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Beware the outrage without a focus

By Kathryn Crosby - posted Thursday, 29 October 2015

Australia has been an angry country for a long time – since 2010 in particular. Whether you agree or not with the removal of Kevin Rudd, and liked or not the following two extremely unpopular prime ministers, it is hard to deny that there has been a steady torrent of outrage directed at our political leadership in the last five years. Most of it manifested in opinion columns, blogs and the intangible that is the Twitter community; all united in a common enemy.

And there was plenty to be outraged about. Promises broken left, right and centre. Refugees being removed to places of persecution, dying under our care, or never getting here because of 'on water matters' designed to make sure they died in someone else's patch. The continual degradation of our online freedoms and privacy with one moronic policy after another. Actually going backwards on climate change and renewable energy. The entire 2014 budget.

With the shift to Malcolm Turnbull's leadership we see happy people. High approval ratings. Legislation being passed with compromise and nice things being said. Ok, it's only been a short time, but the contrast is remarkable.


What happens though to all that outrage?

A people so *used* to being angry, fueled by outrage, doesn't suddenly become peaceable. If I may use the phrase, 'some men need to war'… and when conditioned over such a long period to be in that state, it seems unthinkable that all that outrage will just dissipate.

We have seen some rather extraordinary outrage storms as people grasp at anything they are supposed to be outraged at.

The most bizarre for my money was the confected outrage that Gurrumul had won the world music ARIA award, a category which he had entered. No praise for winning, no mention of the fact he'd won this same award previously in 2008 and 2011, just a bizarre allegation that it was somehow improper to have an Indigenous Australian artist in a world music category.

Now, if you are say Joseph Tawadros – the oud virtuoso who had won the category for the three previous years – you'd have a right to be outraged, both for losing to a fairly average version of Amazing Grace and a few other nice hymns that are a bit of a stretch to call 'gospel', and the absolute hammering uneducated, ill-informed secondary audience outragers dealt to the very valued craft in both music and culture that is the world music scene. As should any world music artist who works hard at what they do.

Gurrumul's manager commented that he had been taken out of context, it's a non-issue and Gurrumul is happy with his ARIA thanks. Other artists and professionals from the music world generally were somewhat silent – probably as bemused as Gurrumul's people as to what the fuss was about – while this little outrage storm first developed a problem that wasn't there, got angry about it, ranted, and then moved on to the next subject like a locust swarm. Oblivious to the destruction caused and where they are going next, just buzzing frantically at whatever is in front of them.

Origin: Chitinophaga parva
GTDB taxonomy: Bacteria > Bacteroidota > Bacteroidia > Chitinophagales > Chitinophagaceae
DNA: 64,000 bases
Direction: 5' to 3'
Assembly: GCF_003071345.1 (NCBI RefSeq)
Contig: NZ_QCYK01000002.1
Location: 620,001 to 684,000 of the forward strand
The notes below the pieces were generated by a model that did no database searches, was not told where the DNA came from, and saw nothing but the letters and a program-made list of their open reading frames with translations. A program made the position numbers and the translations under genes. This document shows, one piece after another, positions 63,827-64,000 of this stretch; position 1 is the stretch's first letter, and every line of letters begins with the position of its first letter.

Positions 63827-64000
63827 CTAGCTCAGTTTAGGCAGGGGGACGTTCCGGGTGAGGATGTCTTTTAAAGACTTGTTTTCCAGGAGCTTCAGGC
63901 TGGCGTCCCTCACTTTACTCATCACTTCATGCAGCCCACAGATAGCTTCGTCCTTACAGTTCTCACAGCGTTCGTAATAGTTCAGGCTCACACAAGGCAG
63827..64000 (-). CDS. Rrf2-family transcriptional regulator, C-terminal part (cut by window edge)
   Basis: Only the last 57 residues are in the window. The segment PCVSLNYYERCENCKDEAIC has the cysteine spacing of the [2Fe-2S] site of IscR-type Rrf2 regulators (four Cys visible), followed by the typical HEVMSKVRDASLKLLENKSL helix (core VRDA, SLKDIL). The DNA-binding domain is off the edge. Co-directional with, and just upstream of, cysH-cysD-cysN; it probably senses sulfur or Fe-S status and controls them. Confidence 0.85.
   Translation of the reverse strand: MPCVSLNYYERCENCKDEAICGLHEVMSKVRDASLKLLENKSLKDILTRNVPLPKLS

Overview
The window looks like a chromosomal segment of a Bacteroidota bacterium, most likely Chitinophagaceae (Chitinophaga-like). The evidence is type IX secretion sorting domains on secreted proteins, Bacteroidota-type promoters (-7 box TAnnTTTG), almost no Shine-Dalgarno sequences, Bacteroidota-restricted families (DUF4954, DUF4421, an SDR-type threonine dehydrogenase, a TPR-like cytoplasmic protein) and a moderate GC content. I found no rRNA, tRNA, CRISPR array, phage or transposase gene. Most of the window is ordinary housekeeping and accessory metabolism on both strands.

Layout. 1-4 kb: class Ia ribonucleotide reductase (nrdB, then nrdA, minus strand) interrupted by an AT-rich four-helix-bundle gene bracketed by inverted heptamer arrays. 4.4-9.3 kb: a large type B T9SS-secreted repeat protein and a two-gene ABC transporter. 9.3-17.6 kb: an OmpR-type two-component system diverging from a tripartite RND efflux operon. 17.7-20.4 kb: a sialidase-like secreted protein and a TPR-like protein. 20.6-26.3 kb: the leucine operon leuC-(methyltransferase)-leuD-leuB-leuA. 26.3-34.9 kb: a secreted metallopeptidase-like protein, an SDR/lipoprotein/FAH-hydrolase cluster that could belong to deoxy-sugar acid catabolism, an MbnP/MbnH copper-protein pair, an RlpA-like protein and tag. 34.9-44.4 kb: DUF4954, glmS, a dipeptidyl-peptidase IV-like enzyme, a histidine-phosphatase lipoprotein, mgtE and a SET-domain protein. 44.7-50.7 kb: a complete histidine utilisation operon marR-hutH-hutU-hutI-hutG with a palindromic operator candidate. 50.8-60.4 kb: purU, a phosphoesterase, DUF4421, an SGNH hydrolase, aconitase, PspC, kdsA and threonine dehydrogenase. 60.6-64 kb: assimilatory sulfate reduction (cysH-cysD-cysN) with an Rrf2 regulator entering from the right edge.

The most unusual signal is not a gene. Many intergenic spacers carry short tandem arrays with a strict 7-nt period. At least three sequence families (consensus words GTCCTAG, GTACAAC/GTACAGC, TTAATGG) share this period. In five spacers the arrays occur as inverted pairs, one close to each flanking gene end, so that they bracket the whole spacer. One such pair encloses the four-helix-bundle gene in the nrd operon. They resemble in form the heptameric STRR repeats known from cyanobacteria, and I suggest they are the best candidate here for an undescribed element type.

From the Daily Mail's leaking of The Bachelorette's final choice, to Chris Kenny's reporting from Nauru, the outrage level is both palpable and irrational. If the mass that made up the Twitter/blogger community that drive and sustain most discussion in this country were a single person, you'd be sitting them down for an 'are you ok?' chat and suggesting a visit with a psychologist might help.

The blogs and opinion columns are by far the most visible site of the shift to misdirected outrage; from the rapid response posts to whatever Twitter is talking about to some really strange opinion pieces, such as this one which advocates making singing the national anthem compulsory in schools as the answer to our multicultural woes. It's like these writers don't know what to do with themselves now they don't have a Prime Minister to hate… or perhaps our media outlets don't know what to publish?

With time, hopefully things will right themselves. It would probably speed up that process if we recognise that there is a lot of undirected outrage generally in the community and it doesn't know where to go. If we each react less to the outrage of the day – or at least more rationally as of course there are still real issues to be concerned about – it may speed up the transition to a less angry nation.

The greatest hip-check that needs to happen is in those outlets where there is editorial control: just take a breath and ask 'is this outrage real and do we want to fuel it?'… before hitting the publish button.

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About the Author

Kathryn Crosby is a political and communication strategist with experience on the left, right, and centre including 14 months as the principal strategist for the Australian Democrats. A member of the International Association of Political Consultants when actively consulting, she is currently on sabbatical working on a book and splitting her time between Sydney and Jerusalem. Find her on twitter at @ktxby.

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